House Speaker John Boehner warned President Obama against executive orders on immigration
His remarks come amid many Republicans speaking out against the White House
Two days after the midterms, big fights are much easier to spot than areas of compromise
Republicans won back control of the Senate and increased their majority in the House
Two days after voters angry with Washington’s dysfunction swept Republicans into control of the Senate and expanded their advantage in the House, Speaker John Boehner used his first post-midterm news conference to issue a “burn” notice to the commander-in-chief.
“When you play with matches, you take the risk of burning yourself and he’s going to burn himself if he continues to go down that path,” the Ohio Republican told reporters on the Hill, when asked about President Barack Obama’s plans to issue executive orders on immigration before year’s end.
Just hours after Obama recommitted himself to staying the course on immigration orders and protecting his signature health care law, Republicans spent Thursday firing back shots at the administration, signaling that Tuesday’s midterms did little to quell partisan tension in Washington.
Republican National Committee members as well as GOP leaders on the Hill took the election results as a sign to dig in on their issues, and while both parties made reference to compromise, Thursday’s developments suggested more of the opposite was in store.
Two of the most powerful Republicans in Washington, Boehner and the expected next Senate Majority Leader Mitch McConnell, outlined their priorities in writing, using an oped in the Wall Street Journal to showcase their 2015 priorities. Among them: Repealing Obamacare, authorizing construction of the Keystone XL oil pipeline and reforming the tax code.
The pair took shots at Democratic House and Senate leaders who shepherded most of Obama’s significant legislative achievements through Congress, saying they “won’t repeat the mistakes made when a different majority ran Congress in the first years of Barack Obama’s presidency, attempting to reshape large chunks of the nation’s economy with massive bills that few Americans have read and fewer understand.”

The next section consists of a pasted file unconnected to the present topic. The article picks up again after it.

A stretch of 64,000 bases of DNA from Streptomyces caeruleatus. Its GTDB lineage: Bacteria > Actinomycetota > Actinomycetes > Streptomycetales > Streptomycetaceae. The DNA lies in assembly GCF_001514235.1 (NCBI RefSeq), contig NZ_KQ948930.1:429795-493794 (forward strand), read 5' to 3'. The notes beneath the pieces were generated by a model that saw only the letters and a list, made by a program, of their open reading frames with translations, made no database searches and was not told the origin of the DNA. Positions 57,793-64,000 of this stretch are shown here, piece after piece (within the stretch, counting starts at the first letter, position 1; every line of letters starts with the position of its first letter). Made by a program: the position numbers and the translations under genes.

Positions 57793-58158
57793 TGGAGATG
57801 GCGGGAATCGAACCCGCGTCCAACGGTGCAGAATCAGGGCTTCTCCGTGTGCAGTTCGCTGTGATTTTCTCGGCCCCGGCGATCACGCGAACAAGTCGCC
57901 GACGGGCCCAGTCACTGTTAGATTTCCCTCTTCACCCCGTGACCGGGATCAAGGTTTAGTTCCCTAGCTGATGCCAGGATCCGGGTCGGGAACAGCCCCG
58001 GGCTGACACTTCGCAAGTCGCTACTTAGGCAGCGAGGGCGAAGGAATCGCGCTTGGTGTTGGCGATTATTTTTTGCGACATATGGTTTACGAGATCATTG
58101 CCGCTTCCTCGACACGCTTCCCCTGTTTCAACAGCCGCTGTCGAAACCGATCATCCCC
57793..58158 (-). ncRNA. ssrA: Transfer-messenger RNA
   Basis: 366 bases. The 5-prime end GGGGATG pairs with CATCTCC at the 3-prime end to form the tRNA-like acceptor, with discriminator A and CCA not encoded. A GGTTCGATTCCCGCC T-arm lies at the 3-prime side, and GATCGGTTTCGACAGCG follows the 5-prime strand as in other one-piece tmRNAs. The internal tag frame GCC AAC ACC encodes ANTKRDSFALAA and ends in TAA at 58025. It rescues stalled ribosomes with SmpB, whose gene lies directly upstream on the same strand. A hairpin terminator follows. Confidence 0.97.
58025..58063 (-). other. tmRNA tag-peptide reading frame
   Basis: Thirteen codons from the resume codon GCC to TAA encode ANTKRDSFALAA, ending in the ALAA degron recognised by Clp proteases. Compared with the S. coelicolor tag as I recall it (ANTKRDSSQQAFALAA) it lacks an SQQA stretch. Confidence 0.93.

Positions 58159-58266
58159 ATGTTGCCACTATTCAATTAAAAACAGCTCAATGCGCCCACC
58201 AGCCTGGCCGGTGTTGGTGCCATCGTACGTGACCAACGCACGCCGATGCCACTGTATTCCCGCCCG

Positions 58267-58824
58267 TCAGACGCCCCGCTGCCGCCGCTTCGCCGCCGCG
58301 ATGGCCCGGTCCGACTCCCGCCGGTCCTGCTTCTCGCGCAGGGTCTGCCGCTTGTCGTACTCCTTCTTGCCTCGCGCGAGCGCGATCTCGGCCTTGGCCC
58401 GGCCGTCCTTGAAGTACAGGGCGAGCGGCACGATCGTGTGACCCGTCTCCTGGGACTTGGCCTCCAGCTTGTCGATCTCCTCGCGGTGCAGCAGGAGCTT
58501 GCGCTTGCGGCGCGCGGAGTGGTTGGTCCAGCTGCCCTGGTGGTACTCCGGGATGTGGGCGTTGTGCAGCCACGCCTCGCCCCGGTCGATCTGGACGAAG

And in his press conference, Boehner said the House will likely vote again next year to repeal the Affordable Care Act – both in full and in separate chunks, like stripping away the medical device tax and the individual mandate.
And he warned that if Obama will “burn himself” if he overhauls the U.S. immigration system through executive order in the coming weeks – which president has pledged to do. Going ahead with those plans, Boehner said, will “poison the well” in the eyes of congressional Republicans.
It’s the same phrase Senate Republican leader Mitch McConnell used Wednesday – indicating that a major fight is likely to come before the new Congress is even sworn in.
White House Press Secretary Josh Earnest said in his Thursday briefing that Obama is looking forward to meeting with GOP leaders and hearing their ideas.
“The good news though is that the deck has been reshuffled,” Earnest said. “There’s now a Republican majority in the Senate. There’s a Republican majority in the House. And you could understand how this might change the political calculation that Republicans make. Maybe they now see that it would be in their own personal political interest to try to find some common ground with the president.”
Obama himself repeated his plans for an executive overhaul of immigration laws during hid Wednesday news conference. But he also said he’d like to sit down for Kentucky bourbon with McConnell and telling voters – and those who stayed away from the polls Tuesday – that he heard their message.
Boehner, one of several Republicans to mention their mistrust of the President, said Thursday that he isn’t buying it. “The president said, ‘I listened to what happened Tuesday night,’” Boehner said before adding, with an incredulous grin: “Really?”
Republican National Committee Chairman Reince Priebus told CNN on Wednesday night that it’s “bizarre” to see Obama and his allies now looking for areas of compromise.
He pointed to Obama’s handling of immigration – the president had initially planned to take executive action over the summer, but deferred that move until after the midterm elections.
“I don’t believe a thing he says,” Priebus said when asked by CNN’s Erin Burnett about working with the president. “All he’s been doing for the last year is lying to Hispanic voters across the country.”
While McConnell’s ascendancy to the Senate majority leader’s post is all but assured and Boehner is staying on as speaker, Democrats have some leadership questions of their own to sort through after Tuesday’s devastating elections.
Democratic Congressional Campaign Committee Chairman Steve Israel told Newsday he won’t stay on for a third election – though he does want a seat at the House Democrats’ already-crowded leadership table.
The first look at the new political landscape will come later this month, when lawmakers return for leadership elections and the House is scheduled to vote on a series of Environmental Protection Agency regulatory bills.
In the coming weeks Congress will also take up Obama’s request for more than $6 billion in new Ebola-related funding, spending bills to fund the government and potentially legislation to authorize the use of military force against ISIS.